Just as an interesting aside. Turbo's run hot. There are not many applications where a 'dozer engine runs hour after hour at WOT and full load...scrub pulling is one and at night the turbo's on those old 21's would glow white hot/translucent and you could actualy see the rotation of the turbine through the iron casting...I have seen the same thing with a D343 in a trawler.
     
  8. TurboBarrier

    TurboBarrier Member

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    I've been hauling equipment for about 8 years now and I wanted to find a good alternative to duct tape, rags, tennis balls, coffee can, safety cones, buckets, hardhats, plastic bags and whatever else I could get my hands on to cover the turbo. I thought it sounded foolish but I complied because of fear of being fired or yelled at by a customer for not covering his turbo. (For whatever reason he may feel it need to be covered) I decided to make an easy to use vinyl cover and I call it a turbo barrier.
    It comes with a small rubber tarp strap and is marine vinyl to withstand the weather! Check it out at Turbobarrier.com! Keeps customers happy (which is the name of the game) and is easy to use!
     
  9. Scrub Puller

    Scrub Puller Senior Member

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    Yair . . . . TurboBarrier It's strange you should bring this up. I have noticed several machines lately with taped up exhausts on floats . . . when asked the drivers very seriously told me it was to stop the turbo's windmilling!!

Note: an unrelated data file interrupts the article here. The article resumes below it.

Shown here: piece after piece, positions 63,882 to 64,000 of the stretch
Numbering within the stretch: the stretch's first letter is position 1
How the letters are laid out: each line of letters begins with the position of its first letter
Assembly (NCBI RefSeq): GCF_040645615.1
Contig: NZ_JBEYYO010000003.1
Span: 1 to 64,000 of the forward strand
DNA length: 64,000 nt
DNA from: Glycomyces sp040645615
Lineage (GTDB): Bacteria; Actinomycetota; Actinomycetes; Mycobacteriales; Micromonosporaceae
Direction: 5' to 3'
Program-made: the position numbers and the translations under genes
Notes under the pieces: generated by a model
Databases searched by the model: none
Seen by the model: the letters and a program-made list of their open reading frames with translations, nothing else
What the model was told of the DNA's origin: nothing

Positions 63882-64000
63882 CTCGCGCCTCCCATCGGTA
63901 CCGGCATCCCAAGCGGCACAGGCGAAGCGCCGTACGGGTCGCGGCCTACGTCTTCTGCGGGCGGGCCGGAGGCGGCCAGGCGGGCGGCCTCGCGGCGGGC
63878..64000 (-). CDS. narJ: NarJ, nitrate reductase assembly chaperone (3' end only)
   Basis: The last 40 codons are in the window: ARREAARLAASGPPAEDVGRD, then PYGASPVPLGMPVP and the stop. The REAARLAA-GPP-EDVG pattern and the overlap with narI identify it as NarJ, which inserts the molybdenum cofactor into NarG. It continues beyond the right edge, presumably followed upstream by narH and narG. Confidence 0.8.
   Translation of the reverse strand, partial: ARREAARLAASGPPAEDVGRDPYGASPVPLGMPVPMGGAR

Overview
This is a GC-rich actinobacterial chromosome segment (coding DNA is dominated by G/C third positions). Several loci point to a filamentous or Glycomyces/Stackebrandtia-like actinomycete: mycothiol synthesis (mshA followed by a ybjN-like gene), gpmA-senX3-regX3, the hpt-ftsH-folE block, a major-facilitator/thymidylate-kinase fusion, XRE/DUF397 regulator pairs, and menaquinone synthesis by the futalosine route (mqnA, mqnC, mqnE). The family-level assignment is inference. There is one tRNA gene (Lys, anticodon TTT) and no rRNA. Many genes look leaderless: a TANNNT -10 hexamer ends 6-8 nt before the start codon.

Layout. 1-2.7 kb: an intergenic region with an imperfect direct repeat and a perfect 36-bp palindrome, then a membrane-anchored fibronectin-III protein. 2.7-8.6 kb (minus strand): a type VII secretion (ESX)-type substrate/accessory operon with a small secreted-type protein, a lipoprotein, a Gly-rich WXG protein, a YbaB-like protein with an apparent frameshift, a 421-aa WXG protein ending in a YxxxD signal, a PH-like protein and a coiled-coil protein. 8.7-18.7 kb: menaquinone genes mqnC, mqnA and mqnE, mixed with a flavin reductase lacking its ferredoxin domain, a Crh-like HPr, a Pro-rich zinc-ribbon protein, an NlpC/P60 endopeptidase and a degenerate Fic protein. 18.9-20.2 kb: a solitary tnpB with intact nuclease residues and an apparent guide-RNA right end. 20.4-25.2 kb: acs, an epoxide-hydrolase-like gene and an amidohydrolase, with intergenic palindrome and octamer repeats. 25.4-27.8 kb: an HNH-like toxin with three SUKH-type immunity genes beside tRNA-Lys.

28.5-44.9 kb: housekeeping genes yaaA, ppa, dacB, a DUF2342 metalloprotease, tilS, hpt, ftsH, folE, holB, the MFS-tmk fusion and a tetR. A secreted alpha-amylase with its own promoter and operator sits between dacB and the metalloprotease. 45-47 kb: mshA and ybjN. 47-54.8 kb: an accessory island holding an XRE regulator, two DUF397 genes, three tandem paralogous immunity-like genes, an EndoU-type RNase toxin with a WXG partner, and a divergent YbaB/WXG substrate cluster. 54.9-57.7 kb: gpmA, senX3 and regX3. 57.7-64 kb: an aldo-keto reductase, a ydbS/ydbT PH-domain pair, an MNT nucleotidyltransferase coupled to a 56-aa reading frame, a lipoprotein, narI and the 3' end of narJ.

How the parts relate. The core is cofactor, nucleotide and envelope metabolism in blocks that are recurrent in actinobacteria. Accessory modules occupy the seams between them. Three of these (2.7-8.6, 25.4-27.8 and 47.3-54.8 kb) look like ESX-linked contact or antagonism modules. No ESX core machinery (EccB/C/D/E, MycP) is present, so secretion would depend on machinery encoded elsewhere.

I thought this B/S had been put to bed years ago. They'rs plenty of good reasons to cover a stack with your neat little doovery but spinning turbo's is not one of them.

    Cheers.
     
  10. ben46a

    ben46a Senior Member

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    Whether it does or doesn't spin the turbo, covering the exhaust keeps customer quiet and liability off the trucker. It also surprises me how it seems that many people don't realize camshafts have valve overlap where intake and exhaust are open at the same time, albeit only slightly.
     
  11. Scrub Puller

    Scrub Puller Senior Member

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    Yair . . . ben46a
    I don't quite get your point mate?

    Cheers
     
  12. Shenandoah

    Shenandoah Well-Known Member

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    I'm guessing he's referring to when both valves are open in the overlap position, which helps in scavaging the exhaust gases, there is a free path to open air on both the intake and the exhaust.
     
  13. Oxbow

    Oxbow Senior Member

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    Years ago I ran heavy wrecker in the winters and towed a truck in backwards to the dealer without covering the stacks. After my boss paid for a new turbo we always cover the stacks.

    Currently I rent a lot of equipment from Cat and us a Delo oil jug with the top cut off but the handle intack and a bungee cord to cover the stacks. The guys running the Cat dealer transports do this as well, so I figure there is a reason for it.